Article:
(5 / 5)
The legendary Mr Steven Van Zandt aka Little Steven, drops his first solo album for almost two decades, re-working songs spanning his entire career. Revisiting songs that span the length of his career as artist, performer, producer, arranger, and songwriter, focusing directly on the hugely influential “soul horns-meet-rock ‘n’ roll guitars” approach he first pioneered on Southside Johnny and the Asbury Jukes’ classic first three albums.
He says he has “very little interest in the modern world” so his only criteria is “greatness”. That’s all he cares about. “Is what I’m doing reaching for greatness?” he asks himself. Whether he achieves it or not, that is one hundred percent of his criteria. A risky strategy. Does it pay off with “Soulfire”? Hell yeah. This is the mother of all solo come-backs. A sheer triumph. Mr VZ never sounded so mighty, or so soulful.
I have to admit something here; I have never been a big Springsteen fan or heavily into that whole Asbury Park sound. I know, shocking revelation, eh? So, Stevie’s solo output in the past has somewhat passed me by. Not any more. What is startling to me, is the depth and versatility of his vocal across this record. Yes, there are a few tracks where you could replace his vocal for the boss, and there’d not be much difference. But in the main, he is chameleon-like and as versatile as you can get with the vocal styles.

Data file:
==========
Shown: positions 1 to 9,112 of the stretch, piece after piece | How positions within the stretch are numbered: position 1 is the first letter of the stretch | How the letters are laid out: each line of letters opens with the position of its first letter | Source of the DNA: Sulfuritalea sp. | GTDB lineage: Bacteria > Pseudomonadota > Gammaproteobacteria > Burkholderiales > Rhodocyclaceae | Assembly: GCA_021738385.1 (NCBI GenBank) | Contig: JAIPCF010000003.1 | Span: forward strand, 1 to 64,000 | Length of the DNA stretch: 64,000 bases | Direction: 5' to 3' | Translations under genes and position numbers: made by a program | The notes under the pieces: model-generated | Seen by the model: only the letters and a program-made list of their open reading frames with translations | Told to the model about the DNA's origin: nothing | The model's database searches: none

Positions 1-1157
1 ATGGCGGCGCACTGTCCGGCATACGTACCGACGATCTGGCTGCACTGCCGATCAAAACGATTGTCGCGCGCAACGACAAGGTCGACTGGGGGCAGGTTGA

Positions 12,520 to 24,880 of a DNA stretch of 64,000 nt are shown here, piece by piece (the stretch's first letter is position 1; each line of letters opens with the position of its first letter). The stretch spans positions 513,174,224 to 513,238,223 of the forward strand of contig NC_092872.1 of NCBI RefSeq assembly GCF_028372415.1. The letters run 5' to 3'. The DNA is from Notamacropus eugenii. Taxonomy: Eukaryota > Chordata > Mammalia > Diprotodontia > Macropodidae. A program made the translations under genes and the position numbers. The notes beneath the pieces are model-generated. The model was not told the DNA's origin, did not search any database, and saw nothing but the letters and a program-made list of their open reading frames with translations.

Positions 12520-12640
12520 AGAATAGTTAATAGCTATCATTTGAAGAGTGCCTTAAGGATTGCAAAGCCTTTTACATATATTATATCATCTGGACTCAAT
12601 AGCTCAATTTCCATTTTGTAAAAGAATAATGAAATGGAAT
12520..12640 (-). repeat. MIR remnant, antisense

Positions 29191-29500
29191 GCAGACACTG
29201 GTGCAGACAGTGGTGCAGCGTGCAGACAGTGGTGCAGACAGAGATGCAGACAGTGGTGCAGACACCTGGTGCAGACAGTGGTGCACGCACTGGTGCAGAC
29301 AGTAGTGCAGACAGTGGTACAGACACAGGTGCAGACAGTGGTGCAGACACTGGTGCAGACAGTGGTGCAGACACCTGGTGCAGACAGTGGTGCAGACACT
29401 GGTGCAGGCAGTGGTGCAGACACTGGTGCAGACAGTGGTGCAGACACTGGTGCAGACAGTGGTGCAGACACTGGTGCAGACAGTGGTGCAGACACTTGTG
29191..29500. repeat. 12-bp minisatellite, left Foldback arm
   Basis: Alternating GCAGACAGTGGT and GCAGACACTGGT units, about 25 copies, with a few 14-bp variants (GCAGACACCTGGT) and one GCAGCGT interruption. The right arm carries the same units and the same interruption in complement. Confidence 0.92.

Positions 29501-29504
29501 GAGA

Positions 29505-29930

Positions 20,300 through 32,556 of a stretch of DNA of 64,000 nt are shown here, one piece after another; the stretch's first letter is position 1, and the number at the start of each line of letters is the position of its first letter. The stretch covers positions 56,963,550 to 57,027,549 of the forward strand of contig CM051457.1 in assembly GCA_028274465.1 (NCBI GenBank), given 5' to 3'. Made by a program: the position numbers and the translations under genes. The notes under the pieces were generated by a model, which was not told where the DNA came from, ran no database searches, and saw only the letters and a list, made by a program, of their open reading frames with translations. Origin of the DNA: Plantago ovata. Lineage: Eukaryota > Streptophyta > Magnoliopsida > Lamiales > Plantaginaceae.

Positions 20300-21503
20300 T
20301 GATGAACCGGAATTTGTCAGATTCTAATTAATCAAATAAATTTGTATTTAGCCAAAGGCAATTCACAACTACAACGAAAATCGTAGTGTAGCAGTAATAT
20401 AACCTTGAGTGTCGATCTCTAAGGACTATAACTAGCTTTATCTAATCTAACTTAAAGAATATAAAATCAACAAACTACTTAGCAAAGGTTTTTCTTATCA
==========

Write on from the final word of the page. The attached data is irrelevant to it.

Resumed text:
This Rock & Roll Hall of Famer, E Street Band guitarist, and star of the US gangster TV drama The Sopranos is instantly recognisable with his core sound and style on the opener, the title track. As cool as cool can be. Brassy, Motown-soulful vibes, a big sound and a crunching guitar break. Gravelly vocals well on point. Infectious hook. A great start and well worth a two-decade wait. At this point, I hope the record is all as strong as this.